Born in 1965 and of Pakeha and Nga Puhi (Ngati Manu, Te Mahurehure) descent, award-winning ceramic artist Todd Douglas lives at Muriwai Beach, on the west coast near Auckland.
Primarily self-taught, Todd’s work is recognised for utilising a broad range of ceramic techniques and surface treatments as well as combining materials such as clay, wood, lashing and LED lighting.
Todd’s signature work, his contemporary Maori sculpture, often combines carved burnished clay with contrasting technical glazes, black lashing and wood. This work is recognised for its beautiful crystalline glazes, referencing pounamu. The theme that runs through this work is the reference to tools, and includes hoe (paddles), pa kahawai (spinners), tiheru (canoe bailers), and toki (adzes).
“My work stems from a love of uku. When I work with it, everything about it, from its tactile nature to its transformation in the kiln, grounds me. Each stage of the making is a transformation that you nurture and guide.
You can’t force uku. You have to allow it to change and become, and through that process, you come to learn and understand more about yourself.”
Just as I transform the clay, it transforms me.
As a proud member of Nga Kaihanga Uku (Maori Clay Artists Collective), Todd has participated in a number of international indigenous artist hui and exchanges.
Most recently, in 2018 and 2015 Todd travelled with Nga Kaihanga Uku to Astoria, Oregon, where they were hosted by the Clatsop and Chinook people of the Pacific Northwest.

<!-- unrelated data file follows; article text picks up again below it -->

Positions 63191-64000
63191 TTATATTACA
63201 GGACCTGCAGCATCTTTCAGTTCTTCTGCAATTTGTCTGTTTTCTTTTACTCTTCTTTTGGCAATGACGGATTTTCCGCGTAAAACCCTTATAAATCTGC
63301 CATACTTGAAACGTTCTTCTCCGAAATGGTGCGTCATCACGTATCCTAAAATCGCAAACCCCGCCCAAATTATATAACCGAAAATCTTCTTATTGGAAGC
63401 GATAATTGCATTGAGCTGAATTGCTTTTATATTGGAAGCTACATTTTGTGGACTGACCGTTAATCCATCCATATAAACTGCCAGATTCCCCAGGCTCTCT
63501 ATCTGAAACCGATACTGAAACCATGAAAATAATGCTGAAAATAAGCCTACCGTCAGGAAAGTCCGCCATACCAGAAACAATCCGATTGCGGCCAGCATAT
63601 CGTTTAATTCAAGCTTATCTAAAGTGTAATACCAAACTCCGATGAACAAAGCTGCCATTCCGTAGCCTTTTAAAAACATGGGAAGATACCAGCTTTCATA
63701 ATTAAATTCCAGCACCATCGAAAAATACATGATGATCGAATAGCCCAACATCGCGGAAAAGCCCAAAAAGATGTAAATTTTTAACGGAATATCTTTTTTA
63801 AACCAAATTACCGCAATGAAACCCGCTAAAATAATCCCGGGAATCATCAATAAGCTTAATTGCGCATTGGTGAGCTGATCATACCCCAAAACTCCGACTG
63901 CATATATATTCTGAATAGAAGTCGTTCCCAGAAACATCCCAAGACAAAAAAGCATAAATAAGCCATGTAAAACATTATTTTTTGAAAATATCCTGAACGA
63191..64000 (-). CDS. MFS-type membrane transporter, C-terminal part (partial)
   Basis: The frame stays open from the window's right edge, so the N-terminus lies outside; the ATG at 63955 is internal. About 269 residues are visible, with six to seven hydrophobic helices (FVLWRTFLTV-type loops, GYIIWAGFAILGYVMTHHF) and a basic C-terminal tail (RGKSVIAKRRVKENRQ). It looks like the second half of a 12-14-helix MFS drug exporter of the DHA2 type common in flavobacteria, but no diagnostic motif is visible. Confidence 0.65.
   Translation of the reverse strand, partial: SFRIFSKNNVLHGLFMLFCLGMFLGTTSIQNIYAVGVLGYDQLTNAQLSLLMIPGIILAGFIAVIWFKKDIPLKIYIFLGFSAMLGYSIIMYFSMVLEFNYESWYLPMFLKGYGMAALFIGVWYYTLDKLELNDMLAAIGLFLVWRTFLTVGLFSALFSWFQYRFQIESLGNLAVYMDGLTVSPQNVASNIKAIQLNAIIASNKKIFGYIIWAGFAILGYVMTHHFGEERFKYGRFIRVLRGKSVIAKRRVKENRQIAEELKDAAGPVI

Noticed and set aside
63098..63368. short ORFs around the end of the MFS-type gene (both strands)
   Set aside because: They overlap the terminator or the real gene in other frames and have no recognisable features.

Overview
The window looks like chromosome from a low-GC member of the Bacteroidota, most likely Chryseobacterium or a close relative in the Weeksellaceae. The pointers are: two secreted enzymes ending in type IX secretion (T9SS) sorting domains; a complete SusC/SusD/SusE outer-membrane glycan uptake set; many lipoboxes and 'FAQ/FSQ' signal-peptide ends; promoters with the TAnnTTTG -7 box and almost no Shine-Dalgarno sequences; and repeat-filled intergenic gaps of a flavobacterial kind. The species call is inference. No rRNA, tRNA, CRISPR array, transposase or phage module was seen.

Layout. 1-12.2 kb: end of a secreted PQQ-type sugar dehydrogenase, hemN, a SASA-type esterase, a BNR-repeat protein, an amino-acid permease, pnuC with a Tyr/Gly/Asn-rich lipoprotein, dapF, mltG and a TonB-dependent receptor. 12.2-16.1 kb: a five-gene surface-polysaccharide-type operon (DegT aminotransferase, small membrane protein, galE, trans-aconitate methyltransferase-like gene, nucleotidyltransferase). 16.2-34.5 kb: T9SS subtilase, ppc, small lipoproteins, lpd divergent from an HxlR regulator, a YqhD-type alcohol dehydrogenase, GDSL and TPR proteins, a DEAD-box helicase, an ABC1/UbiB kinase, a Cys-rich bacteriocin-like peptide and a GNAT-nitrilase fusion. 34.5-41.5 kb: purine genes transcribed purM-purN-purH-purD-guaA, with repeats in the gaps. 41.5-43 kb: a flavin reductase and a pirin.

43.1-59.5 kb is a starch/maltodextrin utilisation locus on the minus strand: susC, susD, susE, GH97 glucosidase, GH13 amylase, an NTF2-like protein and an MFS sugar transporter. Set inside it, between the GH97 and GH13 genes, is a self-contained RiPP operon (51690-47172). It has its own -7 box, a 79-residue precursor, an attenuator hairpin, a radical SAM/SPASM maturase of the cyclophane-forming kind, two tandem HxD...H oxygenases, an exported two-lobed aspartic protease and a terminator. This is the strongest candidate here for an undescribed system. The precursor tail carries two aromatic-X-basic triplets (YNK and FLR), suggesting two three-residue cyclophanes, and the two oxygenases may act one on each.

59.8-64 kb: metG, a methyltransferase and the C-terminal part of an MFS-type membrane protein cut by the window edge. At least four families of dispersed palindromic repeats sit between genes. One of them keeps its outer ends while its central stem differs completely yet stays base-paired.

Todd’s work pushes the boundaries for what is expected of ceramic art, which is reflected in his list of awards. To date Todd has won 6 national art awards, been selected 3 times for the Portage Ceramics Awards, and is profiled in Denis Robinson’s book ‘New Zealand Gallery’.
More recently, he collaborated with his wife and studio partner Karuna to develop large-scale ceramic sculptures for outdoor spaces. Their first works, Alien Intruders, sculptures of twining and twisting steel vines, topped with otherworldly, triffid-like multi-piece ceramic flowers were selected for the prestigious biennial Sculpture in the Gardens at the Auckland Botanic Gardens (Nov 2013 – Feb 2014).
Alien Intruders was purchased by Sir James Wallace, and is now on permanent public display at Pah Homestead in Auckland where the Wallace Arts Trust collection is held
Todd’s work can be found in key private, iwi/tribal, corporate, and government collections throughout the world. In particular, New Zealand, Australia, the United Kingdom, the United Arab Emirates, Taiwan, Sweden, China and the United States.
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